An anonymous reader writes: A theoretical computer scientist has presented an algorithm that is being hailed as a breakthrough in mapping the obscure terrain of complexity theory, which explores how hard computational problems are to solve. Last month, László Babai, of the University of Chicago, announced that he had come up with a new algorithm for the “graph isomorphism” problem, one of the most tantalizing mysteries in computer science. The new algorithm appears to be vastly more efficient than the previous best algorithm, which had held the record for more than 30 years. His paper became available today on the scientific preprint site arxiv.org, and he has also submitted it to the Association for Computing Machinery’s 48th Symposium on Theory of Computing.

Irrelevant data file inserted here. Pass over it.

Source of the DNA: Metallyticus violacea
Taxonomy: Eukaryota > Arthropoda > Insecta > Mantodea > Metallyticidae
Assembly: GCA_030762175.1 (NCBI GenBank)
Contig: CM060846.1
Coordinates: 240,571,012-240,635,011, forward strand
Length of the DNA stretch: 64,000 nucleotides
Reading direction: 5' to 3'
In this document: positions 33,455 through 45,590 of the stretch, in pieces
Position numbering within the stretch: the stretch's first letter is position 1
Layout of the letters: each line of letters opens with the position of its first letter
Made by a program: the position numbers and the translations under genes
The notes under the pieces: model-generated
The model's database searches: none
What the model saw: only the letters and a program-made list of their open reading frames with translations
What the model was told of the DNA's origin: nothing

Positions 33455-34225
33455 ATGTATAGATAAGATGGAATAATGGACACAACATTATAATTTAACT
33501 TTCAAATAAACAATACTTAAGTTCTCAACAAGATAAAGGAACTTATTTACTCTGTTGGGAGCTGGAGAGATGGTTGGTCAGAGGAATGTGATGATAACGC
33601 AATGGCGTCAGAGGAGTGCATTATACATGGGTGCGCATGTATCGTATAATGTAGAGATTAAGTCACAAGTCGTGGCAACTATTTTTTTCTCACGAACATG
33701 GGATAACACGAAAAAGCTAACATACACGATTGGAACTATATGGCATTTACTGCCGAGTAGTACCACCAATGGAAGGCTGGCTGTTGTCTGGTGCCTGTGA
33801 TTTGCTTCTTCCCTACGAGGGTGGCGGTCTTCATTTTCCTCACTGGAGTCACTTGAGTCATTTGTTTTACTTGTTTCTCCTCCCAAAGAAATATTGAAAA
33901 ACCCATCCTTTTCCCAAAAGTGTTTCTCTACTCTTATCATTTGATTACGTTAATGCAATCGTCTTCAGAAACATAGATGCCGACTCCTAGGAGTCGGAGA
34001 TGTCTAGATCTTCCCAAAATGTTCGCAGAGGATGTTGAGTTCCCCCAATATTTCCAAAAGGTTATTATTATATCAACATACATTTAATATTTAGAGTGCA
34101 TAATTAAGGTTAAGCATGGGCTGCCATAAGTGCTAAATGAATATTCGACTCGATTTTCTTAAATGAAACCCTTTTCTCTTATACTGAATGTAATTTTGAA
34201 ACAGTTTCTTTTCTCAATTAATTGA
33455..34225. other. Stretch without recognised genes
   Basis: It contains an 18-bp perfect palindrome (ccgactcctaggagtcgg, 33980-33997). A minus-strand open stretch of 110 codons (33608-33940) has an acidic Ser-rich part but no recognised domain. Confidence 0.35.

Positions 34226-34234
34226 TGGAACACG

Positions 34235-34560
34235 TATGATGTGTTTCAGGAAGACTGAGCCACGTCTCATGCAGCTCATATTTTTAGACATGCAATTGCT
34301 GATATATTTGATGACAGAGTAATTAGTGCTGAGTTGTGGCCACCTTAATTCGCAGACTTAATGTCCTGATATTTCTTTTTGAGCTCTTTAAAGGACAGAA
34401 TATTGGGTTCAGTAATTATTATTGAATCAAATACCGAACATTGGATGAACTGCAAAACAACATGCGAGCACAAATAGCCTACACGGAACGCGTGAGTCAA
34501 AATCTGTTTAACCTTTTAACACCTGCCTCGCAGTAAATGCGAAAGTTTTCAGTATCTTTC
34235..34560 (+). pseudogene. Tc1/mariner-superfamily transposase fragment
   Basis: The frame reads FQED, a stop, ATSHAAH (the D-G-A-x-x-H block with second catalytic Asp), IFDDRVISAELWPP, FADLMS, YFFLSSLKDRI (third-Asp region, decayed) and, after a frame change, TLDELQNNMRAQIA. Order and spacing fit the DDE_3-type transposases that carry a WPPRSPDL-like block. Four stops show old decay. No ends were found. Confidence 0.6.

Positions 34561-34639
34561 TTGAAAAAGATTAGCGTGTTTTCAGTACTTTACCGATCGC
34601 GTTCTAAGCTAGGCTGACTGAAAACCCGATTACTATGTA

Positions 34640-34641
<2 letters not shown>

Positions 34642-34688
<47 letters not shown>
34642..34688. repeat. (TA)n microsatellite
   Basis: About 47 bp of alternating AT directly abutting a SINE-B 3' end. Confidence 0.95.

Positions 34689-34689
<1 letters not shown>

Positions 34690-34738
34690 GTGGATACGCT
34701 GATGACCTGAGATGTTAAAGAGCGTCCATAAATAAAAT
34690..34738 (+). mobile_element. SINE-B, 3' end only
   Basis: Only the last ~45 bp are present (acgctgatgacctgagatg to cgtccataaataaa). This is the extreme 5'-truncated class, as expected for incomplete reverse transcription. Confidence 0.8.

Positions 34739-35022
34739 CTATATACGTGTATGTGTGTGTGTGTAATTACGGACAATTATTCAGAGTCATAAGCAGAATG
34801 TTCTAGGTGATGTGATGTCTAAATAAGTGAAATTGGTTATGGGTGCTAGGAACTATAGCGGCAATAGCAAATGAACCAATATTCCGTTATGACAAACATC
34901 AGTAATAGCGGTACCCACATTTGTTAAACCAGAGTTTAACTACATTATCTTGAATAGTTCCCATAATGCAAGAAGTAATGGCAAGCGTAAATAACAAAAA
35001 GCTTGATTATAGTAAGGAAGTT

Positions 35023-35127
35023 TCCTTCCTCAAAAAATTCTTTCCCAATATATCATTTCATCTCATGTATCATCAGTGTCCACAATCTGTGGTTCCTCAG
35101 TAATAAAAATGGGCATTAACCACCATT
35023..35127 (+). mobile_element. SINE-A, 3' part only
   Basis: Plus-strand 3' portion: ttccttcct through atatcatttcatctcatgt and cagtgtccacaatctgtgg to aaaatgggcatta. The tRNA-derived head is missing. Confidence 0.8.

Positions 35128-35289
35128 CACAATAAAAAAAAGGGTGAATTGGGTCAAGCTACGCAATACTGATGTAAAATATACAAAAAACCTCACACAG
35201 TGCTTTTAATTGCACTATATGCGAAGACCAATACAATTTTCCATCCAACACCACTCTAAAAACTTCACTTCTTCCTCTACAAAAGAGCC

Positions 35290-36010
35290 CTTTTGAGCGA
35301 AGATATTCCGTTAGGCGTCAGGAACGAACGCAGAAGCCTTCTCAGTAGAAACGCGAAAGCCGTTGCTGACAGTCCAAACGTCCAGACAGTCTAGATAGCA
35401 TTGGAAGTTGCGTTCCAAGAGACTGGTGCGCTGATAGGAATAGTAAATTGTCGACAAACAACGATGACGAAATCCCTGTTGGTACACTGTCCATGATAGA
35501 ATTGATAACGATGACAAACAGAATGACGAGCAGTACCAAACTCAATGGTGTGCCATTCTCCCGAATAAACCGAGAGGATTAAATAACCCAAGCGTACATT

For decades, the graph isomorphism problem has held a special status within complexity theory. While thousands of other computational problems have meekly succumbed to categorization as either hard or easy, graph isomorphism has defied classification. It seems easier than the hard problems, but harder than the easy problems, occupying a sort of no man’s land between these two domains. It is one of the two most famous problems in this strange gray area, said Scott Aaronson, a complexity theorist at the Massachusetts Institute of Technology. Now, he said, “it looks as if one of the two may have fallen.”
Babai’s announcement has electrified the theoretical computer science community. If his work proves correct, it will be “one of the big results of the decade, if not the last several decades,” said Joshua Grochow, a computer scientist at the Santa Fe Institute.